US: a bigger stick - and no longer speaking softly
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Today, no other country comes close to US air power. It was not lost on Pentagon strategists (or the rest of the world) that US Air Force B-2 stealth bombers were able to take off from their base in Missouri, cruise to targets in Afghanistan and Iraq, deliver their deadly payloads, and fly back home without ever stopping. The US dominates the skies to a far greater degree than Roman legions controlled the ground or the British fleet ruled the seas.Skip to next paragraph
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If war is unavoidable, this could allow the side with the advantage here - the US - to prevail quickly and preclude the destruction and human misery of prolonged combat. Or, it could also present the means if not the rationale for preemptively starting war in order to dominate another country or region, illustrating Prussian Gen. Carl von Clausewitz's contention that "War is ... a continuation of policy by other means."
Of course, having the capability and using it are two different things. With two major exceptions (arguably) - the Spanish-American and Vietnam wars - the US has not ventured beyond its hemisphere to engage in overt unprovoked war. Even then, it used events to suggest it was provoked: the blowing up of the USS Maine in Havana harbor in 1898 - now thought to have been an accident - and the now-discredited 1964 Gulf of Tonkin resolution.
Today, many critics think the invasion of Iraq also was sold to the world on a false premise: that Saddam Hussein had actual weapons of mass destruction and that he'd given his military commanders the order to use them.
What most worries other nations is that the US now explicitly reserves the right to take preemptive action anywhere. The president's National Security Strategy calls for unquestioned military superiority, and it shifts US doctrine from deterrence and containment to preemptive strikes against potential threats.
In an age of stateless terrorism, moving from containment to preemption makes sense, supporters argue. Strike first before others attack the US heartland or overseas interests. But others see such a policy bringing a more dangerous world. "Its defects range from its dubious legitimacy under international law, to the bad example it sets for other countries eager to justify a preemptive or preventive attack on their neighbors," says Bruce Blair of the Center for Defense Information and a former Air Force missile launch-control officer.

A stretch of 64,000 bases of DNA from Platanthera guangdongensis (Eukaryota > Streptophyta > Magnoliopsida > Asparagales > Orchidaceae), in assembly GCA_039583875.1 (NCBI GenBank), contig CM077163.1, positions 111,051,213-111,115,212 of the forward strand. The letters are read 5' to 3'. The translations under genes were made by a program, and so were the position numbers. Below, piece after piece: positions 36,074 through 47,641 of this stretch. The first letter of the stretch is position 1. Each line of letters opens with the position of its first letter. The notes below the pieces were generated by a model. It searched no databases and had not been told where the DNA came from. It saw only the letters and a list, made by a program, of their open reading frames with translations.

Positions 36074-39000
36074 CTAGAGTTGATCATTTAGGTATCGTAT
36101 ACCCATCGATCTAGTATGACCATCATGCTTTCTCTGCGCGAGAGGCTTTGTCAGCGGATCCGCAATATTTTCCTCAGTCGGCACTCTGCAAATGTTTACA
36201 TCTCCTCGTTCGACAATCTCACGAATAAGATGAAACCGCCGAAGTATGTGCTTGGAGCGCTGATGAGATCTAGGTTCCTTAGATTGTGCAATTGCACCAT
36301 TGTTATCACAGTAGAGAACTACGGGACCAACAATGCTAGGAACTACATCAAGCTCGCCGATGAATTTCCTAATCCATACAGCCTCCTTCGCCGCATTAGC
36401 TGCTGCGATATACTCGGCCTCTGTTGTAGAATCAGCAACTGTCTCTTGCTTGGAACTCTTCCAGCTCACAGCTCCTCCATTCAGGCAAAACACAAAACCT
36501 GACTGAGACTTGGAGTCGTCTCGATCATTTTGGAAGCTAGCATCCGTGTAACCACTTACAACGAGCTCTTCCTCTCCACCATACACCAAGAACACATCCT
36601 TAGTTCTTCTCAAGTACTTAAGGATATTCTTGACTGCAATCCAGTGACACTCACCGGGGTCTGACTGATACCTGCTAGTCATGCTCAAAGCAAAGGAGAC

The rest of the world also watches in disquiet as the US tries to widen its military lead with new technology. "Nonlethal" weapons, laser- and satellite-guided ordnance, remote-controlled attack aircraft that can loiter over a battlefield for hours before striking, cruise missiles with high-power microwaves to zap an enemy's electronic gear, and a new generation of small, "bunker busting" nuclear bombs offer the possibility of moving from the cold war's relatively static "mutually assured destruction" to actual warfare.
The US also appears intent on militarizing space. A congressionally mandated commission headed by Secretary Rumsfeld has called for "superior space capabilities ... both to deter and to defend against hostile acts in and from space."
Not surprisingly, Bush's Democratic opponents criticize these changes in US foreign policy. But concern is being voiced from the right as well. "The negative practical consequences of this policy are all too evident," writes Doug Bandow, of the Cato Institute, in The American Conservative. "Ugly foreign governments from Iran to North Korea have an incentive to arm themselves, quickly, with [weapons of mass destruction] to deter a US preventive assault."
The cover of a recent issue of The Economist magazine (published in London) shows a red, white, and blue fist, thumb down. "Greatest danger?" reads the headline. But turn the page upside down, and the letters off the end of the now thumbs-up fist read "Greatest hope?"
"The fashionable source of anxiety in both Europe and Asia is whether America is becoming so different from everywhere else that it is becoming a problem for the world, not a solution," the magazine's editors observe. In any case, they state, "Iraq is the crucible for this debate."
It used to be said, "The sun never sets on the British Empire." Given the US's economic and cultural influence, military might, and declared willingness to strike first at a perceived threat, the first draft of this era's history may show the same to be true of an American empire. Depending on one's point of view, that is either an exalting idea or a frightening one.